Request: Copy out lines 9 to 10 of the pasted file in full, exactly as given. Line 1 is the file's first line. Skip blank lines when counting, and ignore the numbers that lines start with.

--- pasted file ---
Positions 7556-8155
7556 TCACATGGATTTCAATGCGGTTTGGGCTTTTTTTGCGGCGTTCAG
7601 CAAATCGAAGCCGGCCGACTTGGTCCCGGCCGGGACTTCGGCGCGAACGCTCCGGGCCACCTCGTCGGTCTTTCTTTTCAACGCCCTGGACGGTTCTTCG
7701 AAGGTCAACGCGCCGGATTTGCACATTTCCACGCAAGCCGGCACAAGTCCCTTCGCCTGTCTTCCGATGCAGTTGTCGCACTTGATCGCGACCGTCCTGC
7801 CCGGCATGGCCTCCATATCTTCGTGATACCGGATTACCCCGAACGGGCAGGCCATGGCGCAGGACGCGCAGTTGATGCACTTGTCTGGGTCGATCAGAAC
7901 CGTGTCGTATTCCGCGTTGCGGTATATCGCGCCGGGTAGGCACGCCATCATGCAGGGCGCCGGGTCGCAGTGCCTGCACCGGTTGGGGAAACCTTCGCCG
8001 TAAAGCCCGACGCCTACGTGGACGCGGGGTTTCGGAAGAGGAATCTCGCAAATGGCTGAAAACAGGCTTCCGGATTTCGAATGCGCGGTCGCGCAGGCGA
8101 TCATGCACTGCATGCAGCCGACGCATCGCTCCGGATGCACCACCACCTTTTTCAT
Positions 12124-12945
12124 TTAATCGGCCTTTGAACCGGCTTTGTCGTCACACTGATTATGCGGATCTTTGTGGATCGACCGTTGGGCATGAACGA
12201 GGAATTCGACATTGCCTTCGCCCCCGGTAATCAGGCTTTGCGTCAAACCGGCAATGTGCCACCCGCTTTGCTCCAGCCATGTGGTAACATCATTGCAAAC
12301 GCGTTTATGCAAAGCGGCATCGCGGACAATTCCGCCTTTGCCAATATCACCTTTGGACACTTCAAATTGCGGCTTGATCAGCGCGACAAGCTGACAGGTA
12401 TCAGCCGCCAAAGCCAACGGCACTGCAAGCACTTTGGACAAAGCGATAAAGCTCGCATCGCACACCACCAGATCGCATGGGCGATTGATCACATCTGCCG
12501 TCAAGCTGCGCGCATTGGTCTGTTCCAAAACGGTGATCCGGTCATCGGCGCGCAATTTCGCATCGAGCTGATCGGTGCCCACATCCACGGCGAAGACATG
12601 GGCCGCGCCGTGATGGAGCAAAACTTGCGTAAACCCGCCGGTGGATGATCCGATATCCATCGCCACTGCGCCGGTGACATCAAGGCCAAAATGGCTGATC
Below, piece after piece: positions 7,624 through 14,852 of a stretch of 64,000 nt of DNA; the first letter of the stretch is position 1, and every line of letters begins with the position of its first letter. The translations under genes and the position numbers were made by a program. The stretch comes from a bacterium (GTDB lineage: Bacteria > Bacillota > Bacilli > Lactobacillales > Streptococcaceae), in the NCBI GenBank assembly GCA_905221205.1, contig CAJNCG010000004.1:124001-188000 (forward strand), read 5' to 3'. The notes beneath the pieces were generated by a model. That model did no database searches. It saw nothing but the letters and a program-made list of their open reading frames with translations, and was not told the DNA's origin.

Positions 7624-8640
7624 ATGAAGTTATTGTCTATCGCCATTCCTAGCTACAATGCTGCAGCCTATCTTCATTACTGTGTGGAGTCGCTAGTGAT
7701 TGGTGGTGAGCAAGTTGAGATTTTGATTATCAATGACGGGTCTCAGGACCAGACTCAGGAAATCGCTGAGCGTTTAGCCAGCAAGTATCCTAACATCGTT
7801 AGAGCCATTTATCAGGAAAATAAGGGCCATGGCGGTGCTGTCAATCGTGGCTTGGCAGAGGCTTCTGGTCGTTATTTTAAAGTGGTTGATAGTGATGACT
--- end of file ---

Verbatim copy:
Positions 12124-12945
12124 TTAATCGGCCTTTGAACCGGCTTTGTCGTCACACTGATTATGCGGATCTTTGTGGATCGACCGTTGGGCATGAACGA